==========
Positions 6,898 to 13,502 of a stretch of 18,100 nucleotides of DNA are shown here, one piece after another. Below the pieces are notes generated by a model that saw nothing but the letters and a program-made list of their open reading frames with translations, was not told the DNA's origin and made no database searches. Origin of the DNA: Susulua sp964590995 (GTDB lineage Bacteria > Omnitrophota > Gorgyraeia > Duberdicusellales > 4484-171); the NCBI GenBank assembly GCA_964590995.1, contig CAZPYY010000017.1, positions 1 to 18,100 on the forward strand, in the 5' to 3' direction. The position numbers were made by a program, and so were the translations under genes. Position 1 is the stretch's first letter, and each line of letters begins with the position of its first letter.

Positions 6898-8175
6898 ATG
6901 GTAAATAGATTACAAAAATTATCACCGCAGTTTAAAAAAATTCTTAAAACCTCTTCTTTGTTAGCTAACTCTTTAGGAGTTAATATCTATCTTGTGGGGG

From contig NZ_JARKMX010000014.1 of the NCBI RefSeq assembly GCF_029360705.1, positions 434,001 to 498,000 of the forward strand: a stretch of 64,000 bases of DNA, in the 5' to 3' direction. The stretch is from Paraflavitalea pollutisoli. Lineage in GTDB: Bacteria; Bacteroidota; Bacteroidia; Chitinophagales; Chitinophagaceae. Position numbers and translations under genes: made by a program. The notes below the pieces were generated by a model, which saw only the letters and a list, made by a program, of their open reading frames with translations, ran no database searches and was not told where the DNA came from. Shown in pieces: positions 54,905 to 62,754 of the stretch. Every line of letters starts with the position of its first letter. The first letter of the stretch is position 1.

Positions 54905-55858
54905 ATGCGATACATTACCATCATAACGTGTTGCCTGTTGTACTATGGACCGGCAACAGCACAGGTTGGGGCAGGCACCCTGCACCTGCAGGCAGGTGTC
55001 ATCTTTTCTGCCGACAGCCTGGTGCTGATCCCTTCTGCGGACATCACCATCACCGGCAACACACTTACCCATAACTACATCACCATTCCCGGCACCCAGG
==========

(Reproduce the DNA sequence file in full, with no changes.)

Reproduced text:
Positions 6,898 to 13,502 of a stretch of 18,100 nucleotides of DNA are shown here, one piece after another. Below the pieces are notes generated by a model that saw nothing but the letters and a program-made list of their open reading frames with translations, was not told the DNA's origin and made no database searches. Origin of the DNA: Susulua sp964590995 (GTDB lineage Bacteria > Omnitrophota > Gorgyraeia > Duberdicusellales > 4484-171); the NCBI GenBank assembly GCA_964590995.1, contig CAZPYY010000017.1, positions 1 to 18,100 on the forward strand, in the 5' to 3' direction. The position numbers were made by a program, and so were the translations under genes. Position 1 is the stretch's first letter, and each line of letters begins with the position of its first letter.

Positions 6898-8175
6898 ATG
6901 GTAAATAGATTACAAAAATTATCACCGCAGTTTAAAAAAATTCTTAAAACCTCTTCTTTGTTAGCTAACTCTTTAGGAGTTAATATCTATCTTGTGGGGG

From contig NZ_JARKMX010000014.1 of the NCBI RefSeq assembly GCF_029360705.1, positions 434,001 to 498,000 of the forward strand: a stretch of 64,000 bases of DNA, in the 5' to 3' direction. The stretch is from Paraflavitalea pollutisoli. Lineage in GTDB: Bacteria; Bacteroidota; Bacteroidia; Chitinophagales; Chitinophagaceae. Position numbers and translations under genes: made by a program. The notes below the pieces were generated by a model, which saw only the letters and a list, made by a program, of their open reading frames with translations, ran no database searches and was not told where the DNA came from. Shown in pieces: positions 54,905 to 62,754 of the stretch. Every line of letters starts with the position of its first letter. The first letter of the stretch is position 1.

Positions 54905-55858
54905 ATGCGATACATTACCATCATAACGTGTTGCCTGTTGTACTATGGACCGGCAACAGCACAGGTTGGGGCAGGCACCCTGCACCTGCAGGCAGGTGTC
55001 ATCTTTTCTGCCGACAGCCTGGTGCTGATCCCTTCTGCGGACATCACCATCACCGGCAACACACTTACCCATAACTACATCACCATTCCCGGCACCCAGG